All of that together takes a lengthy amount of time. It gives me the full profile of what is going on with a patient with thyroid eye disease. Of course, I look at their labs. I forgot to mention that. I ask my patients to bring in their labs. If they have had imaging, a CAT scan or an MRI, I ask them to bring me their CD-ROM so I can look at that. I can take a look at their eye socket. What is going on with their muscles? What is going on in the back of the eye socket? Is there any compression of the optic nerve? It’s pretty extensive.
Dr. Eric: I didn’t realize how detailed it was, that first visit. Do they have to come back for a second visit to get the findings explained to them? Or do they get the answers during the first visit?
Dr. Rani: I try to do everything at the first visit. I give them a road map of what to expect. Depending on where they are, if they have very mild symptoms, I may say, “Come back in six months or a year.” If they have more advanced disease, I may have to see them much sooner. In severe cases, I may be following up with them every week or two weeks. In moderate cases, I may be seeing them everythree to four months or so. It just depends on how they come in, where they are in the spectrum of the disease.
Dr. Eric: You also mentioned that you check things such as pressure to make sure that they don’t have glaucoma. Are people with thyroid eye disease more susceptible to developing other conditions such as cataracts, even macular degeneration, which is more age-related?
Dr. Rani: Glaucoma, definitely. If there is a lot of congestion in the eye socket, then the pressure in the eye can go up, just from the congestion. High eye pressure is a risk factor for glaucoma. Many people ask, “What’s a normal eye pressure?” This is in a Caucasian population of mainly men that the studies were done. Normal eye pressure is anywhere from 10-21. That being said, some people have pressures that are higher than 21, and it’s normal for them. Just having an eye pressure that is higher than 21 does not mean you automatically have glaucoma. We take the eye pressure in conjunction with the visual field test and the optic nerve appearance to determine if somebody has glaucoma.
That’s why all of those tests are important to determine is it just an elevated eye pressure, or is the elevated eye pressure putting someone at risk for damage to the optic nerve? It is really important that your eyedoctor should check it every visit. It’s kind of like a vital sign. When you go to the regular doctor, you get your blood pressure taken. When you go to the eye doctor, you get your eye pressure taken.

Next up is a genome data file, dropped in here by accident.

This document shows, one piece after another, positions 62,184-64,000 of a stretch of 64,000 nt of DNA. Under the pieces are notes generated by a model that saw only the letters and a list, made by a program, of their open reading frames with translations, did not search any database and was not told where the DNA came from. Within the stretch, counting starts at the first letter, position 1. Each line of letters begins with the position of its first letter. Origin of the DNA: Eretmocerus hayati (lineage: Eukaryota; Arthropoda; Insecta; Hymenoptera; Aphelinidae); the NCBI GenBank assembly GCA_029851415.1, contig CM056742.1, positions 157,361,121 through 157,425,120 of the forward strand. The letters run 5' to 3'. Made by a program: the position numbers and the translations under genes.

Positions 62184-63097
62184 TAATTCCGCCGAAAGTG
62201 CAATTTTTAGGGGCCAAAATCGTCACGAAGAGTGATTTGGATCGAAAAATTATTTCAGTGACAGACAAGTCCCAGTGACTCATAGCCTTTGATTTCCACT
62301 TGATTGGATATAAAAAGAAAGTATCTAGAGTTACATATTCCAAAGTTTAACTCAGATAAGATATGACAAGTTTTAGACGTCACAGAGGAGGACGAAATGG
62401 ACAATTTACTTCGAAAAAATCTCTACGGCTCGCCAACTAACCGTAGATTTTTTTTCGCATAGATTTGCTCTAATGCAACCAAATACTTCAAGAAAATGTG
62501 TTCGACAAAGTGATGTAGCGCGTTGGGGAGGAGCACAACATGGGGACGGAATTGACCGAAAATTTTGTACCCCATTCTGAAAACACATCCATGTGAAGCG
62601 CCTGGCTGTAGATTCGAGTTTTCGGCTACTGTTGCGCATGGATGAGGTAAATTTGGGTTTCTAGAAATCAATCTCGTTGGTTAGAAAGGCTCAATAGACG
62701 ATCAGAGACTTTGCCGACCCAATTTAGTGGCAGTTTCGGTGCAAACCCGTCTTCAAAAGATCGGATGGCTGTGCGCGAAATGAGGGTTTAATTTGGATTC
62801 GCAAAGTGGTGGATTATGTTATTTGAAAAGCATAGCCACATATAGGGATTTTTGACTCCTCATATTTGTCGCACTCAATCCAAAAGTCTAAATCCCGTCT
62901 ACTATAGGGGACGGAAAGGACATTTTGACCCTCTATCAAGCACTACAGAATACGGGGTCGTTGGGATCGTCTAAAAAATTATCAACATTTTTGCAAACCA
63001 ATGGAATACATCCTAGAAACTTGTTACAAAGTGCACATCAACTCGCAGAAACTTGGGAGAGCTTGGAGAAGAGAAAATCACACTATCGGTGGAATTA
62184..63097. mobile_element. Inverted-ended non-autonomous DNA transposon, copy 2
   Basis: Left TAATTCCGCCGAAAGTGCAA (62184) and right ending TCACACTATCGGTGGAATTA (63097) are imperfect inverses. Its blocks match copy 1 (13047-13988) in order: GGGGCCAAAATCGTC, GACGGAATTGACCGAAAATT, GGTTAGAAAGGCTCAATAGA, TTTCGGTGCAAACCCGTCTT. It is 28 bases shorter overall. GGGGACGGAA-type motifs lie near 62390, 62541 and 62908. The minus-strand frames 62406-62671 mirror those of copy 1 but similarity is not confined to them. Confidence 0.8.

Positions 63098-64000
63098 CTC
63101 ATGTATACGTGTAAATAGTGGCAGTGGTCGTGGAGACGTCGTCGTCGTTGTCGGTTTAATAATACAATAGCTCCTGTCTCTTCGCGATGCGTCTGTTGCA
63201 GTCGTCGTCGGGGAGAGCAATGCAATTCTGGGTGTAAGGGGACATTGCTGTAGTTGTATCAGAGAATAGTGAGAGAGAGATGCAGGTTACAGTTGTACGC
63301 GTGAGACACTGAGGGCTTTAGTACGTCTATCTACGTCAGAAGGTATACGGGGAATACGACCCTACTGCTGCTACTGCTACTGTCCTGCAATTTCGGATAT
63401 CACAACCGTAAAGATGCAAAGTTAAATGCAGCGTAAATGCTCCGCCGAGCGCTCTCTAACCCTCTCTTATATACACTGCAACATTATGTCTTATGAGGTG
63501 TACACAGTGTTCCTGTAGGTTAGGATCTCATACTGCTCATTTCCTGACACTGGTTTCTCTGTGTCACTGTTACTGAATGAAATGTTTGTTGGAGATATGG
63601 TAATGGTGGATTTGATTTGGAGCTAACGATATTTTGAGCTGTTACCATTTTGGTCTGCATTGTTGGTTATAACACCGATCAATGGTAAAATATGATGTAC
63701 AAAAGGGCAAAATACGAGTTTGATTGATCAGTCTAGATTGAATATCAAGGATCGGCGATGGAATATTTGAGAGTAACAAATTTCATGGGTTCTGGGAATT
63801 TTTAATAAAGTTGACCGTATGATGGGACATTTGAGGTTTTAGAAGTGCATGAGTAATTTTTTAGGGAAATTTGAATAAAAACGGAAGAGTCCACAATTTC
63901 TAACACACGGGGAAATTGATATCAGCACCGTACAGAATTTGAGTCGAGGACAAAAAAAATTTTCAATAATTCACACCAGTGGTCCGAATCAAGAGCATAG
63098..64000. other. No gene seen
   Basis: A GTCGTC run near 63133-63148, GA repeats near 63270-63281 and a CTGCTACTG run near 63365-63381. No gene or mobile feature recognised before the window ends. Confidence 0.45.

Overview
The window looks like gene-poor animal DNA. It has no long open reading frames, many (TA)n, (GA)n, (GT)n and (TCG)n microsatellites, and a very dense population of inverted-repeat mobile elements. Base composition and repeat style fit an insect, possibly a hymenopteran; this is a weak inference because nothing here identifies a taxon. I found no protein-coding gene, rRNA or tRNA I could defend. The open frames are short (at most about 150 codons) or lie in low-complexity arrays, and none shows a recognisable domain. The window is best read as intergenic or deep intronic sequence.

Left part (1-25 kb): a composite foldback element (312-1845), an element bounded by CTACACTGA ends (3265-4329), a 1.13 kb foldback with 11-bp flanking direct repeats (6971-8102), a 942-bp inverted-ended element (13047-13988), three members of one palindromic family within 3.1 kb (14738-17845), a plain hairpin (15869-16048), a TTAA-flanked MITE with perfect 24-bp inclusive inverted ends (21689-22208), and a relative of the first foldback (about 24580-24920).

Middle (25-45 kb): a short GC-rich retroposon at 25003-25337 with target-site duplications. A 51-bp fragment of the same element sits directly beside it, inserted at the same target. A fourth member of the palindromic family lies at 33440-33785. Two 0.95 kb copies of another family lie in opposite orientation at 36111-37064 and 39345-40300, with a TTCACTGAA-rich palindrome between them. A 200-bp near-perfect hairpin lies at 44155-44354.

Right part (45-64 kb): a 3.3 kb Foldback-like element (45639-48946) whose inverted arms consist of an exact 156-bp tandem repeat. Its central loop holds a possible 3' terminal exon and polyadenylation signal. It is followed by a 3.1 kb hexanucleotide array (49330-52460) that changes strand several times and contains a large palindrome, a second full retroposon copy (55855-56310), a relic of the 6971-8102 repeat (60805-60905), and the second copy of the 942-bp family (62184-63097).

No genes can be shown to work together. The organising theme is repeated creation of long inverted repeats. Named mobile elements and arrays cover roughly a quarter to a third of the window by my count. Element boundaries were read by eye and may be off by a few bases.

Dr. Eric: Makes sense. With cataracts and other eye conditions, are they more likely, too?
Dr. Rani: Fortunately, not that I have seen or heard about in the literature. As you mentioned, those are conditions that can happen to anyone as they get older. The one condition that is very common in thyroid eye disease patients is dry eye. It can occur independently of thyroid eye disease, but it can get exacerbated with thyroid eye disease. That is definitely something that your ophthalmologist will check. If you do have dry eye, it should be treated.
Dr. Eric: I was going to ask you about that. You mentioned how you feel that everyone with thyroid eye disease, even the mild cases, should see a specialist. Even if they are suspecting it might just be dry eye, you think it’s a good idea. Is it difficult to differentiate sometimes mild thyroid eye disease from a case of dry eyes?
Dr. Rani: Thyroid eye disease usually causes other congestion on the surface of the eye. We can see that under the microscope. Then there are also lid changes that can happen. Part of the exam as well is to look at the eyelids and see how the eyelids are resting on the eye. With thyroid eye disease, many of your listeners may know that the eyes start to open up. It becomes like a stare appearance. The eyes are wide open like a deer in the headlights. Because there are lid changes that happen where the muscles get pulled and tight and restricted, that alone can also contribute to dryness of thyroid eye disease.
It definitely needs to be treated much more aggressively. If the lids are wide open, let’s say when someone is sleeping, their cornea is not lubricated, they are at higher risk for not just dryness of the eyes but even a corneal ulcer. This is something that is so easy to prevent if it’s diagnosed early enough. Of course, we don’t want to let things go. That’s why I’m saying even patients with milder forms of disease should see an ophthalmologist at least for a baseline exam to see where they’re at, to see what they’re most at risk for, and to address it before it becomes a real problem, before it becomes an ulcer. The worst case scenario is an ulcer that is perforated. That is a medical emergency. We don’t want things like that to happen.